Several television news reporters were also caught up the fray and I watched as the police allowed them to leave. I notified one of the officers that I was with a local radio station and they told me I couldn’t leave. I told the officer who completed my field interview that I was with a radio station covering the protests. She wrote it on my FI card and walked me over to where everyone was waiting to be taken to jail.
I ended up spending the night at the Van Nuys jail before being released on Thanksgiving.
I showed up at court like everyone else a few days later only to be told that nothing had been filed and that the city attorney’s office had one year to file charges—so I went on with business as usual.
In May I was notified by the city attorney’s office via mail that I was being charged with three counts of resisting a police officer.
At my arraignment, my attorney was given a police report that indicated that LAPD Sergeant Raul Pedroza recognized me from television and that I was one of the leaders of that November 26th protest. Sergeant Pedroza, who must have been assigned to the LAPD’s Make-A-Wish Division, said that I attempted to cross a skirmish line saying, “we’re coming through” and that I had to be pushed back by police officers.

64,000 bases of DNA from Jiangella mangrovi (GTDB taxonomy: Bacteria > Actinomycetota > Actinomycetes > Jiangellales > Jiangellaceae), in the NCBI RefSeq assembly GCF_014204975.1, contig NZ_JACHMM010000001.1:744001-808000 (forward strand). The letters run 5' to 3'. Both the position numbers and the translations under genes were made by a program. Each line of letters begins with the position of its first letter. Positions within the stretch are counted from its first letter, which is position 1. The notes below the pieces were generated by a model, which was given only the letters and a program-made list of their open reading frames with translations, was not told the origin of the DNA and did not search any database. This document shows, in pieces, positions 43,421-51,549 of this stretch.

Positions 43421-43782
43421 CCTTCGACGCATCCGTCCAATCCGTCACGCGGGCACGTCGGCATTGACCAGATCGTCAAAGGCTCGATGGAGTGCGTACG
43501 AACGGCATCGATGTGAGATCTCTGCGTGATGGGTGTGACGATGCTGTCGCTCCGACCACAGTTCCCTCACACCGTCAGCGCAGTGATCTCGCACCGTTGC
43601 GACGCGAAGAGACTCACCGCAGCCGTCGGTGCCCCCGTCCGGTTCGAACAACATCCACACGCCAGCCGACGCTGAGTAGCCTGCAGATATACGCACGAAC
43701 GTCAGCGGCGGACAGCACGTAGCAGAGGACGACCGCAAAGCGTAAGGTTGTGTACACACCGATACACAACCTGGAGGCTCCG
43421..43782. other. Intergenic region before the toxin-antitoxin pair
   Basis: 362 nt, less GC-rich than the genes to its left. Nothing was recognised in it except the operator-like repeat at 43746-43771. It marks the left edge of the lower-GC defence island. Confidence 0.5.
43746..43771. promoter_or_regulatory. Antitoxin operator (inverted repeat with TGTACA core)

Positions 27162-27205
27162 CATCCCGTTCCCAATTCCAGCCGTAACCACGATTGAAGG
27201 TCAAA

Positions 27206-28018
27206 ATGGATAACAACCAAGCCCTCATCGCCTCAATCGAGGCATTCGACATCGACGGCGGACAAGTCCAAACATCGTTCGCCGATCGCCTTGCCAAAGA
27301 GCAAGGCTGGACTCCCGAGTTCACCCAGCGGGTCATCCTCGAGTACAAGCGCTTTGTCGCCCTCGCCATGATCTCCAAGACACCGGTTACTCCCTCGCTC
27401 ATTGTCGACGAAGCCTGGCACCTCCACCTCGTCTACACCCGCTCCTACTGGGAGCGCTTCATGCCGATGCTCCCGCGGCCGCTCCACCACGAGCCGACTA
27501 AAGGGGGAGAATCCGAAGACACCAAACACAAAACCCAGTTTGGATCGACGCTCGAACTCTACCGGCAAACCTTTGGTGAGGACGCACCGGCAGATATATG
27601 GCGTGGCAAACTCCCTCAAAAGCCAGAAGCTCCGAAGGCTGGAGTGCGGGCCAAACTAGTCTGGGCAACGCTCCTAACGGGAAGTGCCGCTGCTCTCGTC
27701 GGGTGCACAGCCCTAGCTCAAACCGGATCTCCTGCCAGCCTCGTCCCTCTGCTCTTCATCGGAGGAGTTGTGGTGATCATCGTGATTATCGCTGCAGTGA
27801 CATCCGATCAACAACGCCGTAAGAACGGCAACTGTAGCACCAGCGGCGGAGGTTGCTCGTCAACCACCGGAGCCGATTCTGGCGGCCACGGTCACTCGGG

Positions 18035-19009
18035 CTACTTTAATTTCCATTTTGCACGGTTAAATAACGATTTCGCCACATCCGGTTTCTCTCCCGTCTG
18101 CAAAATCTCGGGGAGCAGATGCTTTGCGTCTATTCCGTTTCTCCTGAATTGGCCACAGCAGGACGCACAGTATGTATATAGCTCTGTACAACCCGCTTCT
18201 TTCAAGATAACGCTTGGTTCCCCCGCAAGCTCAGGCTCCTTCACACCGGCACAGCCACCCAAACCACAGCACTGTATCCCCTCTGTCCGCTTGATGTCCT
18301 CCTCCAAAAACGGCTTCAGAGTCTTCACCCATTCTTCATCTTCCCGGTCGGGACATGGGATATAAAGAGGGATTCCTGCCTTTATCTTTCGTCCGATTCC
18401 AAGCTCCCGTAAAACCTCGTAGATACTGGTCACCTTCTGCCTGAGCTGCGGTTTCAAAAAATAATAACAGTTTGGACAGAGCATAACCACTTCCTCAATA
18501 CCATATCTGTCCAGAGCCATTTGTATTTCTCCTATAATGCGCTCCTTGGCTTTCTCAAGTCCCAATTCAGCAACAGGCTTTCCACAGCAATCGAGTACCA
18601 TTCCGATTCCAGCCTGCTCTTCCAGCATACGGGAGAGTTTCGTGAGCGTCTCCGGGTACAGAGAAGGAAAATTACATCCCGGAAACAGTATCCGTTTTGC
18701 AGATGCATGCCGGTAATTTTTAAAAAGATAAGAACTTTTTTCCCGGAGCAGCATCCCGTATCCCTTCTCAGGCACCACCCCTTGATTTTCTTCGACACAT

Pedroza must have an amazing memory too because his fictional account of that evening was dictated to detectives nearly three months later and neatly tucked into a report as hearsay. Not only wasn’t I even in the location mentioned, I wasn’t even there at the time, but that’s neither here nor there. Pedroza lied and had help with his lie from one Officer Martinez and Captain Jeffrey Bert–Bert who I’m almost 100 percent sure was just salty because his leadership skills had been called into question by me and his own Department after the protesters ran circles around him the first two nights.
I was offered the opportunity to make a deal by the city attorney’s office at my arraignment to which my attorney Nana Gyamfi and I both laughed out loud in the courtroom. For the last six months I’ve had numerous pretrial hearings that have all led up to a trial date of December 15 with November 19 being the last hearing for both parties to let the Court know they were ready to go to trial.
During all of my pretrial hearings—and there were many—the city attorney’s office was never once able to locate the following items requested by my attorney:
- A police report signed by Sgt. Pedroza with his account of what I allegedly did
- A photograph showing me committing the alleged crime
- A video of me committing the alleged crime
- Audio of me committing the alleged crime
- Video or audio of a dispersal order being given on 6th and Hope Streets
This was odd, especially considering the fact that the city attorney’s office had about 31 DVDs they turned over in discovery relating to the protests from all three nights.
But still, eager beaver Deputy City Attorney Jennifer Waxler was all set to go to trial—even with nothing as far as I could see except for a folder full of my blog posts that I spotted her carrying. Not sure what my blog posts could possibly have to do with me being charged with three counts of resisting a police officer.